Recently my husband and I took a week long vacation to visit a friend in Florida. I distinctly remember one day when he was helping me with all of my bathroom duties, getting my swimsuit on, lifting me up from a very low surface bed (killing his back), lifting me into the pool, showering me by the pool, helping me with my makeup, straightening my hair, and then cleaning up. These are just a few of the things he’d helped me with that day, but the list really does go on.
The numerous amount of small things I need help with in a day seem endless whether that be filling my water bottle, fixing my feet on my wheelchair, grabbing my legs as I have uncontrollable spasticity, getting me in bed when my pain is through the roof, etc.
The day came and went, and as I was hanging out with my girlfriend I rolled back into the bedroom to find him sprawled out on the bed. He was just tired – I mean how could he not be? He was taking care of his quadriplegic wife 24/7 for 8 straight days. I remember thinking how guilty I felt for being such a burden, but not once did he make me feel that way. These are my own demons I battle with as a quadriplegic because I need full-time help every day – all day.
Honestly, I’m exhausted just being a quadriplegic on a daily basis, but the thought of having people helping me who love me is the most incredible feeling in the world, but aa lonely one at the same time. I constantly have feelings of guilt, gratitude, love, and frustration with this life of paralysis I lead, which I will continue to lead the rest of my life. There are some days, even with my incredible determination, I just shudder at the thought of being a quadriplegic for the rest of my life. That’s just a fact and my reality.
On a regular basis I hire caregivers and pay them privately for 12 hour shifts 6 days a week. My caregivers are obviously not working 12 hours constantly, often have much downtime in the day as I sit to work, and even as I write this article. They then get to go home and have multiple days off a week to recharge their batteries to come back to work. Of course I also pay them because it is their job even when you build a wonderful relationship with a caregiver; they still get to disconnect from your life to take care of their own lives. I do not have the luxury of disconnecting from my own life, nor do my loved ones who are with me every day.
I know many fellow quadriplegics who are married and have their spouses as their full-time caregivers. Frankly, I’m actually not sure how they do it.
My mother has spent her fair share of time over the last decade taking care of me 24/7 in her late 60’s and 70’s when I’ve been abandoned by caregivers as well. To this day I still don’t know how she does it with a smile on her face. My family’s incredibly supportive, but none of them have ever taken care of me on a daily basis either. It’s not for everyone.
I am always a happy-go-lucky person when interacting with people and never take out my frustrations on other people even though I realize this is not always the healthiest outlet, but I’ve learned to compartmentalize many parts of my mental life.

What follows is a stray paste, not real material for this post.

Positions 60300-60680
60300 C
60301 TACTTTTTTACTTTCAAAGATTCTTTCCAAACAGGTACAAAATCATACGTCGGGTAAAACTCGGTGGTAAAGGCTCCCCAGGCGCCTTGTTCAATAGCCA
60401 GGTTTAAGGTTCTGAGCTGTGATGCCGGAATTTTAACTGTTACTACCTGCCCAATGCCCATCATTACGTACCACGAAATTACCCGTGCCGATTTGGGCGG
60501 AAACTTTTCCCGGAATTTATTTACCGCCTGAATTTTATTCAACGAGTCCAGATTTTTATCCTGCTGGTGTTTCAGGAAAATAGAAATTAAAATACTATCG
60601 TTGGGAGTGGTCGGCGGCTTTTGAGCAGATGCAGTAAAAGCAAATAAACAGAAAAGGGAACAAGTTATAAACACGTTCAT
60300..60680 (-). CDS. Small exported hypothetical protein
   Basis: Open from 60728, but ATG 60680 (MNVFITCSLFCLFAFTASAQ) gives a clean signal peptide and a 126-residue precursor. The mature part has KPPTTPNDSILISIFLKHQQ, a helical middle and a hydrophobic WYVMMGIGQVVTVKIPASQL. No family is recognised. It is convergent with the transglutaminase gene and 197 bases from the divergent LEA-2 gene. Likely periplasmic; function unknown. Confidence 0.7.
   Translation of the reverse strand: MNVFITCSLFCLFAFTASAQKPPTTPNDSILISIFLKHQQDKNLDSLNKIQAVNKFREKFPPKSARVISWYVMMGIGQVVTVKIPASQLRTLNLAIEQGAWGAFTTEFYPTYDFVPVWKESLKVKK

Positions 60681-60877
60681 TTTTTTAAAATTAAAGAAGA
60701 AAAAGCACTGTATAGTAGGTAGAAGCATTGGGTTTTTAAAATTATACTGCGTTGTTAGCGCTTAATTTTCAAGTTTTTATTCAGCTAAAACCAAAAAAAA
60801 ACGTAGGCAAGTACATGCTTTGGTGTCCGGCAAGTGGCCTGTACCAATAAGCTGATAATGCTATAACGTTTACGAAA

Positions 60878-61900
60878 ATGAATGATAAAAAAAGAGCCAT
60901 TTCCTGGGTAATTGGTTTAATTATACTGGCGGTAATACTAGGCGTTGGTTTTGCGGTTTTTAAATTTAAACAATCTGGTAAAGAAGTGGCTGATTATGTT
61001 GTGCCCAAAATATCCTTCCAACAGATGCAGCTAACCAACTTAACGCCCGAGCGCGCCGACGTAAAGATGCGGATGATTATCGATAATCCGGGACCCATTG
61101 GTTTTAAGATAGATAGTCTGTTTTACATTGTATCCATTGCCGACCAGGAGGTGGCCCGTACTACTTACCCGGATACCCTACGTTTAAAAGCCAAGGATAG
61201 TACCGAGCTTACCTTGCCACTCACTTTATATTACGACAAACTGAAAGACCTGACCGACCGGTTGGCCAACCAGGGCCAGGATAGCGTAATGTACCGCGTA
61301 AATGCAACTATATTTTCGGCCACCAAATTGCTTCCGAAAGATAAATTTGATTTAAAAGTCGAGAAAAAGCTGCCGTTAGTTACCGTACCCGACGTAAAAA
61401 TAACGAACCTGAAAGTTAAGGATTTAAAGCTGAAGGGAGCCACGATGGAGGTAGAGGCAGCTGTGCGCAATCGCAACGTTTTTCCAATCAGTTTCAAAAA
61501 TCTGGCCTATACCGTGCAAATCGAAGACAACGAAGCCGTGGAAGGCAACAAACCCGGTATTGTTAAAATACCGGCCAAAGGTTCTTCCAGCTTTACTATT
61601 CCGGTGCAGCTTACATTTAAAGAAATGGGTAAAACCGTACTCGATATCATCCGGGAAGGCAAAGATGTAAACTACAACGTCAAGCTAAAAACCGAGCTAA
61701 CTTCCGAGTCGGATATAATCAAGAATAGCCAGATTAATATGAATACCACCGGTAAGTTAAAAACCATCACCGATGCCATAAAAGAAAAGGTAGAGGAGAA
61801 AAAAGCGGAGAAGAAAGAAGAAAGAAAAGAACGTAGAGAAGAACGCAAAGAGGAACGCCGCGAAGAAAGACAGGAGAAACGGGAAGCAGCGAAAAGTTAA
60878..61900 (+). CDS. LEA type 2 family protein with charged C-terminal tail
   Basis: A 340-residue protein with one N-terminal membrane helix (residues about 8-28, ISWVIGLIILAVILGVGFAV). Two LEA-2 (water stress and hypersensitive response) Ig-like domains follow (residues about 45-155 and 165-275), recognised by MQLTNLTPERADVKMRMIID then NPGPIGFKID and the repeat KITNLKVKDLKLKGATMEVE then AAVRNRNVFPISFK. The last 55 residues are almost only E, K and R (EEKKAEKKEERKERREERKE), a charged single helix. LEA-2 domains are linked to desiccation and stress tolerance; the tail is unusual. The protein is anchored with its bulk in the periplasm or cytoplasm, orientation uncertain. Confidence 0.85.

When I started dating my husband I very slowly eased him into the life of spinal cord injury – from my bowel program to catheter care to shower to dressing, etc. over the course of a year. I really wanted to develop a relationship with another person based on our personalities and not centered on the life of a quadriplegic. This is not an easy thing to do.
I would hide when I had bowel accidents, catheter problems, not let him in the bedroom when I was getting dressed, and have my caregivers put me into bed before he would join me. Eventually he told me that it we were going to travel together and be together he was going to have to learn these things. Of course he was … If you’re going to have a full partner in life whatever your life situation may be, you have to be completely open, and honest with that person if it is going to work.
So, over many months he slowly learned how to take care of me until we took our first vacation alone together on a cruise to the Caribbean. I’d never been on a cruise before and I was nervous about so many things. I was not nervous about traveling, but about having one single person take care of me for 14 straight days 24/7. It’s not as if he would be able to take a break from me, and I will be writing another article for another magazine on our trials and tribulations during our first year of marriage in the New Year, but for the purposes of this trip, in all of my 7 years of being paralyzed at that point, I’d never been alone with anyone taking care of me for that long of a period of time.
The immediate thoughts that popped into my head all centered around caregiving. I wanted to make sure I enjoyed time with my then boyfriend, now husband, but not completely exhaust him, so we could build on our relationship & enjoy vacation too.
As the days went by on vacation we definitely enjoyed ourselves, but he was on the go the entire time. He barely made time to take a moment for himself because there was always something to do for me. Don’t misunderstand me, not once did he ever complain, and he always wanted, and continues to want to make me happy. However, he’s only human. He gets tired, he needs a break, and he needs some personal time too.
How do we deal with this?